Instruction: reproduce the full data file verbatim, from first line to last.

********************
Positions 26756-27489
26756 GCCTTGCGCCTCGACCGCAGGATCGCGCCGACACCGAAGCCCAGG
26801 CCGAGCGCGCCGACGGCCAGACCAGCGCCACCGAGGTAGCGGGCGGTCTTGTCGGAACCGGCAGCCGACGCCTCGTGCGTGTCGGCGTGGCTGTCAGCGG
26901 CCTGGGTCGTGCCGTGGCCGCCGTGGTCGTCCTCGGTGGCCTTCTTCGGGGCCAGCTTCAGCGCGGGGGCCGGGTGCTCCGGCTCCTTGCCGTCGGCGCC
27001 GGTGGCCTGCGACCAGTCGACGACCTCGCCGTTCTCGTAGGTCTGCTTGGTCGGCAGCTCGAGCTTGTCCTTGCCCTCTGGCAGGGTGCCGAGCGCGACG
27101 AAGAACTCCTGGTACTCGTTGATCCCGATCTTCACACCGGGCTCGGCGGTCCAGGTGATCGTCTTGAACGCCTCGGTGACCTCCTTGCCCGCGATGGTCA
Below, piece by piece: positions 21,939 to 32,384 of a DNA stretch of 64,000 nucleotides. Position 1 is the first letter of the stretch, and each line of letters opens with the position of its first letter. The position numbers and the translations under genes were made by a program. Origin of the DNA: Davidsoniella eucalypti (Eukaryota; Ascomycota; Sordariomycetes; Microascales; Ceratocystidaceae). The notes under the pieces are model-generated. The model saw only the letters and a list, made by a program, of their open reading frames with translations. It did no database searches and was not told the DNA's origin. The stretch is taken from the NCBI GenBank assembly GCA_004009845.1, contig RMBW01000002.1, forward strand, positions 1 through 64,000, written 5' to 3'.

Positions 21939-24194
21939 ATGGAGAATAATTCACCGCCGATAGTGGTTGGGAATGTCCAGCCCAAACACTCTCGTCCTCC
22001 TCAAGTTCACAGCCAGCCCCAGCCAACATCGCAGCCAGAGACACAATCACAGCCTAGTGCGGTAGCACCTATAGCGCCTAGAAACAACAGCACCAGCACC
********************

Positions 26756-27489
26756 GCCTTGCGCCTCGACCGCAGGATCGCGCCGACACCGAAGCCCAGG
26801 CCGAGCGCGCCGACGGCCAGACCAGCGCCACCGAGGTAGCGGGCGGTCTTGTCGGAACCGGCAGCCGACGCCTCGTGCGTGTCGGCGTGGCTGTCAGCGG
26901 CCTGGGTCGTGCCGTGGCCGCCGTGGTCGTCCTCGGTGGCCTTCTTCGGGGCCAGCTTCAGCGCGGGGGCCGGGTGCTCCGGCTCCTTGCCGTCGGCGCC
27001 GGTGGCCTGCGACCAGTCGACGACCTCGCCGTTCTCGTAGGTCTGCTTGGTCGGCAGCTCGAGCTTGTCCTTGCCCTCTGGCAGGGTGCCGAGCGCGACG
27101 AAGAACTCCTGGTACTCGTTGATCCCGATCTTCACACCGGGCTCGGCGGTCCAGGTGATCGTCTTGAACGCCTCGGTGACCTCCTTGCCCGCGATGGTCA
Below, piece by piece: positions 21,939 to 32,384 of a DNA stretch of 64,000 nucleotides. Position 1 is the first letter of the stretch, and each line of letters opens with the position of its first letter. The position numbers and the translations under genes were made by a program. Origin of the DNA: Davidsoniella eucalypti (Eukaryota; Ascomycota; Sordariomycetes; Microascales; Ceratocystidaceae). The notes under the pieces are model-generated. The model saw only the letters and a list, made by a program, of their open reading frames with translations. It did no database searches and was not told the DNA's origin. The stretch is taken from the NCBI GenBank assembly GCA_004009845.1, contig RMBW01000002.1, forward strand, positions 1 through 64,000, written 5' to 3'.

Positions 21939-24194
21939 ATGGAGAATAATTCACCGCCGATAGTGGTTGGGAATGTCCAGCCCAAACACTCTCGTCCTCC
22001 TCAAGTTCACAGCCAGCCCCAGCCAACATCGCAGCCAGAGACACAATCACAGCCTAGTGCGGTAGCACCTATAGCGCCTAGAAACAACAGCACCAGCACC